The Voices Of The Iron Imager

Posted: 7th March 2016 by benztownvoiceover in Interviews
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Voiceover is one of the most crucial elements in radio imaging, and for the first time ever our Iron Imager contestants may borrow one our VO talents from the Benztown Brigade.  Let’s meet the team!

Iron Imager VO

1) How does it feel to hear your voice go from copy to completion?

Lucas Nugent: Hearing finished work in any area of VO just has this payoff that is hard to describe. Satisfaction, pride… affirmation? I used to install flooring eons ago and looking at a room afterwards gave me a similar feeling. It also just feels really really cool. To quote the brilliant Marice Tobias: radio imaging is weightlifting on the beach. It’s being the coolest guy in the room. And to hear your lines all dressed up with the punch of great production is just really very cool to hear.

Erin Setch: I love that everyone interprets things differently.  One of my favourite things about VO workshops is listening to the choices that other talent make on the same piece of copy.  That being said… what producers and engineers can do with a piece of audio can be pretty mind boggling.  I love hearing things come together.

John Hunerlach:  It’s still like some kind of black magic to me.  Producers are definitely a VO guy’s best friend.  I really love the way a read can be made to sound so different environmentally.

Margit Furseth: The creativity that goes into the production of radio imaging I equate with the transformation that happens when I get my make-up professionally done.  The initial raw product ( copy/voice-over) is brought to life in ways I did not even imagine or think possible.  The continual creativity that Imagers are able to bring to their work never ceases to amaze me.  Having a imaging professional work with my raw recording is essentially like having the best make-up artist for my voice!

Rob Wreford: As a VO Artist, we usually know which way the producer/writer is going with the script, so we sorta have a good vision of what it will sound like before we start voicing the script.  I try and deliver everything they’ll need to put the production together. (Different tones/inflections/etc).  There are some producers who have taken my voice and through their expertise in production, have made me sound huge! Sometimes I’m literally blown away!

Anne Vydra: It’s neat-0!  It’s the reason I tell people I am NOT a producer.  No WAY can I do those amazing things.  It’s truly a skill that takes years to master.  I bow to you all that even attempt it.

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Current champion Dan Kelly will defend his title for the 4th straight year.

2) How would you describe the importance of the VO talent’s role in the imaging/production world?

Lucas Nugent: It is important in that I think a strong read makes the producers’ job easier. A great producer can take a read that is not very good and still turn it into a piece of imaging. But it’s laborious for them, they’ve really gotta work it, and hide it. They need to mask the bad stuff and make the elements the “star” of that piece so to speak. Whereas if you have a great read, the piece almost comes together effortlessly. A highly skilled VO and a highly skilled producer sort of work in tandem, despite most times being hundreds or thousands of miles apart and probably having never met in real life. It’s important to try and envision the finished product. Usually you can tell what they’re going for with the lines. I mean interpreting copy isn’t anything new but the VO talent must be able to think “ok I think I know where they’re going with this”, but then also giving a couple other options in case they’re wrong. Another role is to get your work in and get out of the way. I take an approach to this sort of like being a kid when your dad is installing a new cabinet or something. “hand me that screwdriver”, hand it to him quickly, and then step back and let him work. You get your copy, perform it, send it back. And then let them work.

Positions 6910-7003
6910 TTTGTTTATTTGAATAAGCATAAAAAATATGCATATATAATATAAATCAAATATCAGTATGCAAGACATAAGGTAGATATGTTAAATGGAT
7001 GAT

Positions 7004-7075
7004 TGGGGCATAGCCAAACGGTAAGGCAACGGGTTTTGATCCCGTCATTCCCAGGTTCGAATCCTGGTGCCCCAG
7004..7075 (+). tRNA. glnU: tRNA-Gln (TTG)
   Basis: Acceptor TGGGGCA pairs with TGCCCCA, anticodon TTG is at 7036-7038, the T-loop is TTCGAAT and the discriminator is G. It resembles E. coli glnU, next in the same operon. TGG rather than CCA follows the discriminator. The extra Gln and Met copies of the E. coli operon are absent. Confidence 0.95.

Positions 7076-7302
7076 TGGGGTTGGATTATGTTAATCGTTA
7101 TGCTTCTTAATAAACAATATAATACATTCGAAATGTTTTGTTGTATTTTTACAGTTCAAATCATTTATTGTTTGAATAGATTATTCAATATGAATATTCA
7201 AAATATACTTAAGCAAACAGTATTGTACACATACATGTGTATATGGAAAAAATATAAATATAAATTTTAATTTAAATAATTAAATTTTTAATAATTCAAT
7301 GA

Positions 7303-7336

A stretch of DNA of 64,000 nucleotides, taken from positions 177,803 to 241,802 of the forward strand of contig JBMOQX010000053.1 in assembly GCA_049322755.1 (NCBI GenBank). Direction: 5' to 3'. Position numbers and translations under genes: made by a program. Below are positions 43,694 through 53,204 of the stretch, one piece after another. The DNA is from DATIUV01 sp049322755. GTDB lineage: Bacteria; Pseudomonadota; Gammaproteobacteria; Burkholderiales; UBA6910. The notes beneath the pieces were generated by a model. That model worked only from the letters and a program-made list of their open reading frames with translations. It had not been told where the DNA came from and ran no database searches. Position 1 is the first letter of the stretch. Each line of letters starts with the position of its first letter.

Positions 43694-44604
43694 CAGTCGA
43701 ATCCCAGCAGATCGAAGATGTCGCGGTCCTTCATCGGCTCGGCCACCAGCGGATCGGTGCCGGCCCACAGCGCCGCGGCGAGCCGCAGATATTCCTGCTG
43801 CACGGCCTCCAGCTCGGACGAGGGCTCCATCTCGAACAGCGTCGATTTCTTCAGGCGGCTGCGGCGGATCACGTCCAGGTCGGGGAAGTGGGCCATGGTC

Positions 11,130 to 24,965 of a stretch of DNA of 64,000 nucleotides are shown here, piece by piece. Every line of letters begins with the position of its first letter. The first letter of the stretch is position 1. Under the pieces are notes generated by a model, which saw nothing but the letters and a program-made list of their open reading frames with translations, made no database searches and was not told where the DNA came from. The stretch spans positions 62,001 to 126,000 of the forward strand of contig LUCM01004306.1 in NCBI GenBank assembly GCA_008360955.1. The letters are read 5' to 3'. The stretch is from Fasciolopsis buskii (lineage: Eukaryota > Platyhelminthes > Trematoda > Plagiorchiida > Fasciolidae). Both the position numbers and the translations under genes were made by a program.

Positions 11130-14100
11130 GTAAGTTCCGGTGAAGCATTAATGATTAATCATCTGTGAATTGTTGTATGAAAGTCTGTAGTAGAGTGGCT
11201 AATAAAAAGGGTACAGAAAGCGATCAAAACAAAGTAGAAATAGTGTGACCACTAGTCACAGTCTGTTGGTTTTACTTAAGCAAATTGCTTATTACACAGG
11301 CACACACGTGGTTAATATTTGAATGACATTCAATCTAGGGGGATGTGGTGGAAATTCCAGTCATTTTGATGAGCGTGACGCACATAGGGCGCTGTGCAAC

Erin Setch: I think writing and production play a much larger part in shaping the sound of a station than the voice.  I think we lend some consistency and kind of tie things together.  But strong writing is key…  And I think it’s the hardest part.  I get really excited when I see amazing copy come in… when I can see where the writer is headed and play off of them.  I just try to make sure the producer lots to play with.  (I wish I was as funny as some of the producers and writers I’ve worked with!)  When we all “get” each other, I think that’s when the magic happens and it’s fun to play a part in that creative process.

John Hunerlach:  Essential.  If the raw file doesn’t have the emotion, producers are handicapped with fewer options.

Margit Furseth: The VO is responsible for tone/personality of the copy, that yes can be manipulated in production but initially has to be there in the beginning.  The VO brings to the table an authentic “point of view” to the prototype.

Rob Wreford: Very Important!  You can have a great idea, great execution in production, but if you’ve got a poor voice talent, you can definitely hear the difference.  Like a good concept, good bed, good effect, a good laugh etc….you’ve got to have the right voice to pull it off in this crazy Radio Branding World!

Anne Vydra: We’re the ‘face’ and the ‘image’ of the station!  So to speak.  It’s of the HIGHEST importance.  It’s why I understand that my voice is perfect for some stations and not for others.  Each radio station needs it’s own unique identity to help it stand out.  That’s what we’re here to do, even though listeners may not even realize it.   Oooh, I just realized, we’re the RADIO NINJAS!  

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